Though Girard was already accomplished — earning individual silver medals at the 2016 and 2017 Worlds — he came to PyeongChang as the heir apparent to Charles Hamelin, a roommate on the World Cup circuit whom Girard likened to a big brother. Girard earned another world silver medal this past season.

Hamelin, after taking individual gold in 2010 and 2014, left PyeongChang without an individual medal in what many expected to be his last Olympics. However, he went back on a retirement vow and continued to skate through the 2018-19 season.

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MORE: J.R. Celski explains decision to retire

Maia, Alex Shibutani extend break from ice dance competition

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Brother-sister ice dance duo Maia and Alex Shibutani will not compete next season, the Olympic bronze medalists announced via U.S. Figure Skating on Friday.

“We’re healthier and stronger than we were after the Olympics, and we’re continuing to push ourselves,” Maia Shibutani said in a press release.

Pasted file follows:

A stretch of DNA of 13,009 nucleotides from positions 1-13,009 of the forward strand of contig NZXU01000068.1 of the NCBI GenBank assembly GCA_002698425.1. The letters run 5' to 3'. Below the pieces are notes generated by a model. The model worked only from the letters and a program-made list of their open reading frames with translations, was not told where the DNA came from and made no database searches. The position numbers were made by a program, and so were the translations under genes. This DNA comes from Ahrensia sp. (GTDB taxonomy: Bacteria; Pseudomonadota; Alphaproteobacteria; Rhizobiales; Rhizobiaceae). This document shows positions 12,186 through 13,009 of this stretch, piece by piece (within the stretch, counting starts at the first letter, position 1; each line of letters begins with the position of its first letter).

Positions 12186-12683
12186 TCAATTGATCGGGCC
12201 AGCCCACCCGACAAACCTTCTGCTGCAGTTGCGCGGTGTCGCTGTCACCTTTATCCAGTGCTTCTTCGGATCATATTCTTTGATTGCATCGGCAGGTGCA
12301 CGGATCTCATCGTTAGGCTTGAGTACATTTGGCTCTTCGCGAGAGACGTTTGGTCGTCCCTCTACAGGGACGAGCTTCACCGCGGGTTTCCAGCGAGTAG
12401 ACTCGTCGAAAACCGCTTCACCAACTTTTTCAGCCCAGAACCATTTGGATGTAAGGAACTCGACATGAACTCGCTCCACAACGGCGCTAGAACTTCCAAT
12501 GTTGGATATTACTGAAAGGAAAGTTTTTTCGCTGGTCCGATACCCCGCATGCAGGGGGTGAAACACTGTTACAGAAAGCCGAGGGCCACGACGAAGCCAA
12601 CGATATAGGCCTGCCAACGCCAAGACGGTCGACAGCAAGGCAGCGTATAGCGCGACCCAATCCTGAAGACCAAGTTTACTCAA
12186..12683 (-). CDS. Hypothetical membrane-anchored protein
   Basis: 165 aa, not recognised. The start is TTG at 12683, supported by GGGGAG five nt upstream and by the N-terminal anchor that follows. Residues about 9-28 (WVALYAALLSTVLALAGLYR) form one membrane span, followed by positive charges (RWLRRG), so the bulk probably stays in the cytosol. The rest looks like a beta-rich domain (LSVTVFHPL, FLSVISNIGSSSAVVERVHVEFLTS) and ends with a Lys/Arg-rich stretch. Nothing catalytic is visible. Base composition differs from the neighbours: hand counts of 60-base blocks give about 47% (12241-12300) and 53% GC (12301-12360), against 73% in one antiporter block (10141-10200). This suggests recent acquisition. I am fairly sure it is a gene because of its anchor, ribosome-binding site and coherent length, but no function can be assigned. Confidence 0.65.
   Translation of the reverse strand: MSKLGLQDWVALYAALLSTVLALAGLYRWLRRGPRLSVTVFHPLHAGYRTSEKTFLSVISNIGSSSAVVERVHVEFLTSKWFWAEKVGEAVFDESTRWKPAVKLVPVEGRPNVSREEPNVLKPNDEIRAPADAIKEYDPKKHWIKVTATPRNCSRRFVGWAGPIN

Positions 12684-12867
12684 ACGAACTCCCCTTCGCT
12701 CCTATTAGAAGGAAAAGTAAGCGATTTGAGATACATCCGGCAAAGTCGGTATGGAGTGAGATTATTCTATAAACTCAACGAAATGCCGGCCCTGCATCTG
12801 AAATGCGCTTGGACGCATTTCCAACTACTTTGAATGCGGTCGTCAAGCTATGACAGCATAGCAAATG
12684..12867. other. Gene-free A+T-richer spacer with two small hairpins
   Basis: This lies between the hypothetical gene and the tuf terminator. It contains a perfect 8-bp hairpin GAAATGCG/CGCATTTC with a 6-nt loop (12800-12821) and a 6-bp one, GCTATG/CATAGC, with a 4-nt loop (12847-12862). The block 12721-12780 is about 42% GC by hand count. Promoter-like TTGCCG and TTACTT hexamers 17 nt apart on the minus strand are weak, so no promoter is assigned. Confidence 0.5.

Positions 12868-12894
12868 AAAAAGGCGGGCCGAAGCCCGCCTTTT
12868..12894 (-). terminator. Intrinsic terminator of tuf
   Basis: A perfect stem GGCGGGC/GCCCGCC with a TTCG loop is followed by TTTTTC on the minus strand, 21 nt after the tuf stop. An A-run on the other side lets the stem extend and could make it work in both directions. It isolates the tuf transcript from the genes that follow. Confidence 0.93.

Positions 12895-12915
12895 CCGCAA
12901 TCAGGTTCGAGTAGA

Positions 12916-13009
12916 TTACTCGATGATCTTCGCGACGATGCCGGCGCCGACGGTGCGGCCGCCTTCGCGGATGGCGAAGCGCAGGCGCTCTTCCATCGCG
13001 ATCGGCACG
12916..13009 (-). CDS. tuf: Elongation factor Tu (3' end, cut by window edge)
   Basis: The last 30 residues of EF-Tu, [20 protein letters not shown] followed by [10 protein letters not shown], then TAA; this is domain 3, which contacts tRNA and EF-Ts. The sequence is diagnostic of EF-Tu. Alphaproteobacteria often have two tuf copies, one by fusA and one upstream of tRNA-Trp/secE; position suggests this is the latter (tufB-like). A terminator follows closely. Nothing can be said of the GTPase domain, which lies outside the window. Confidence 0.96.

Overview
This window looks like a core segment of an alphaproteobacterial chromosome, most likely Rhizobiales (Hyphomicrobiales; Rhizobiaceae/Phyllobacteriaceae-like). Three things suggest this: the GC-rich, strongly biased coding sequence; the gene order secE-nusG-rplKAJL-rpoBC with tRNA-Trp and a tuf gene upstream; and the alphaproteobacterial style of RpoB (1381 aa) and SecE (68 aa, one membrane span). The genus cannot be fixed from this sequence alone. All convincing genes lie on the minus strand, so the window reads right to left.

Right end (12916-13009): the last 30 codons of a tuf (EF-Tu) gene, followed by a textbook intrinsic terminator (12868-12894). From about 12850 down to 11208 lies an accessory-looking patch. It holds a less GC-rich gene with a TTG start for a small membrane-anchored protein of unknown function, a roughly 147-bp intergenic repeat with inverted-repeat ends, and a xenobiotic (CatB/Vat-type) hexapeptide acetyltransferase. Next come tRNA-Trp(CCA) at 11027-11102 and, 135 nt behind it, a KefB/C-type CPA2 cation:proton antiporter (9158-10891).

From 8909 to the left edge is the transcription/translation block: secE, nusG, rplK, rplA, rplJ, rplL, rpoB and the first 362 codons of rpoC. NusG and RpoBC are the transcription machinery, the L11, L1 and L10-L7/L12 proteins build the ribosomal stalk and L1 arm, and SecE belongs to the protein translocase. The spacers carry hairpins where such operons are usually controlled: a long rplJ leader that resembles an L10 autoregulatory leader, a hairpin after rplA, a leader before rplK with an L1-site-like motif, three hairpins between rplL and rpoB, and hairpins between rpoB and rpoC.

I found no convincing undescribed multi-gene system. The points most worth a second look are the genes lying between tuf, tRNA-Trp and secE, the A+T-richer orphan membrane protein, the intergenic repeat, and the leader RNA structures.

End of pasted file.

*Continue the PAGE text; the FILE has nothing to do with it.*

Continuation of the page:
“We’ve continued to skate a lot, and we feel like we’ve benefited from some time away to create in different environments and focus on experiences that can help us grow,” Alex said.

The “Shib Sibs” won the U.S. title in 2016 and 2017. They won their first world medal in 2011 (bronze) before reaching the world podium again in 2016 and 2017 with silver and bronze, respectively.

They most recently competed at the 2018 PyeongChang Olympics, where they earned bronze both individually and in the team event.

Maia and Alex Shibutani are now the second ice dance medalists from PyeongChang to announce they’ll sit out at least part of next season. Gold medalists Tessa Virtue and Scott Moir of Canada will tour instead this fall and are not expected to return to competition.

The siblings haven’t stayed away from the ice entirely in their break from the sport, though — they’ve also been touring and performing in shows.

The Shibutanis became the second set of siblings to earn Olympic ice dance medals after France’s Isabelle and Paul Duchesnay in 1992.

MORE: How Gracie Gold landed in Philadelphia, thoughts competitive return